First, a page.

" ,"byline": {"email": "" ,"author": ""} ,"topImages": [ {"image": {"url":"/webimage/1.4483282.1498142163!/image/image.jpg_gen/derivatives/box_600/image.jpg","thumbnailUrl":"/webimage/1.4483282.1498142163!/image/image.jpg_gen/derivatives/landscape_170/image.jpg","alt": "Aneurin Bevan talks to the NHS's first patient Sylvia Diggory, 13, at Trafford General Hospital in 1948. Picture: Trafford Healthcare NHS Trust/PA","width":600,"height":315,"thumbnailWidth":170,"thumbnailHeight":"auto","imageAlt": "Aneurin Bevan talks to the NHS's first patient Sylvia Diggory, 13, at Trafford General Hospital in 1948. Picture: Trafford Healthcare NHS Trust/PA","landscapeurl":"/webimage/1.4483282.1498142163!/image/image.jpg_gen/derivatives/landscape_595/image.jpg","landscapewidth":595,"landscapeheight":398}} ] ,"bodyImages": [ ] ,"polls":[ ] ,"videos":[ ] ,"imageGallerys":[ ] ,"externalLinks": [ ] ,"relatedList":{"count":0,"list":[ ]} }} , {"article": {"url":"http://www.scotsman.com/news/uk/1-arrest-6-hurt-after-car-strikes-pedestrians-at-eid-event-1-4485899","id":"1.4485899","articleHeadline": "1 arrest, 6 hurt after car strikes pedestrians at Eid event","commentCount":0,"publishedDate":1498387088000 ,"articleLead": "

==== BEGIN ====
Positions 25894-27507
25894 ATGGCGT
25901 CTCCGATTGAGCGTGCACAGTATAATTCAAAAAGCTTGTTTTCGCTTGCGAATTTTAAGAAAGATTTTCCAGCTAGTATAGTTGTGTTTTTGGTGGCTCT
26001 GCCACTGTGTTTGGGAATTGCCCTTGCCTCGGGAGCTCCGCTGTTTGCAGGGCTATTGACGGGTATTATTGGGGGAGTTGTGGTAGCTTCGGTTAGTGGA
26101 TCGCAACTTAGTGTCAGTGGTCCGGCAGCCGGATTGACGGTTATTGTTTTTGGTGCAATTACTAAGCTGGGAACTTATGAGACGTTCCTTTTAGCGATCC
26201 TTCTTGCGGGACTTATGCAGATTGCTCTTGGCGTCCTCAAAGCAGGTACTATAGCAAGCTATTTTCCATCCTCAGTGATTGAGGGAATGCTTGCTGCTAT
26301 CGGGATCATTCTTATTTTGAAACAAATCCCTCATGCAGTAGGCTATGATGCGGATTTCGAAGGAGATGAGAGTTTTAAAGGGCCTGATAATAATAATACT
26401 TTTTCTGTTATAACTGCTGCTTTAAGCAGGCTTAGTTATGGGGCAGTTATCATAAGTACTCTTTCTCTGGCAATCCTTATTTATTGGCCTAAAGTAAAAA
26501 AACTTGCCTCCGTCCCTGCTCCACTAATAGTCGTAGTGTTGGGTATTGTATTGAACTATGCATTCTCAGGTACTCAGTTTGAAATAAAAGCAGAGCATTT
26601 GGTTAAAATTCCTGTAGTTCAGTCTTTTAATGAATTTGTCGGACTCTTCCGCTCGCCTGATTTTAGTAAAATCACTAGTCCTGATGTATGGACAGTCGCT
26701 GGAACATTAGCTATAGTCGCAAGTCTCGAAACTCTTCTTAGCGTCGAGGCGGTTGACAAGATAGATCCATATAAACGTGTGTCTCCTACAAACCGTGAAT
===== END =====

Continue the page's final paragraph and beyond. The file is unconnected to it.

Six people are being treated in hospital after a woman crashed her car into a crowd following Eid celebrations with her family in Newcastle.

","articleThumbnail": {"thumbnailUrl":"/webimage/1.4485898.1498387087!/image/image.jpg_gen/derivatives/landscape_170/image.jpg","thumbnailWidth":170,"thumbnailHeight":"auto","imageAlt": "Northumbria Police have said they do not believe the incident was terror-related. Picture: PA"} ,"articleBody": "

The 42-year-old woman was arrested after the collision, which happened at around 9.14am outside Westgate Sports Centre, in the city, where a large number of people were attending prayers for the religious festival.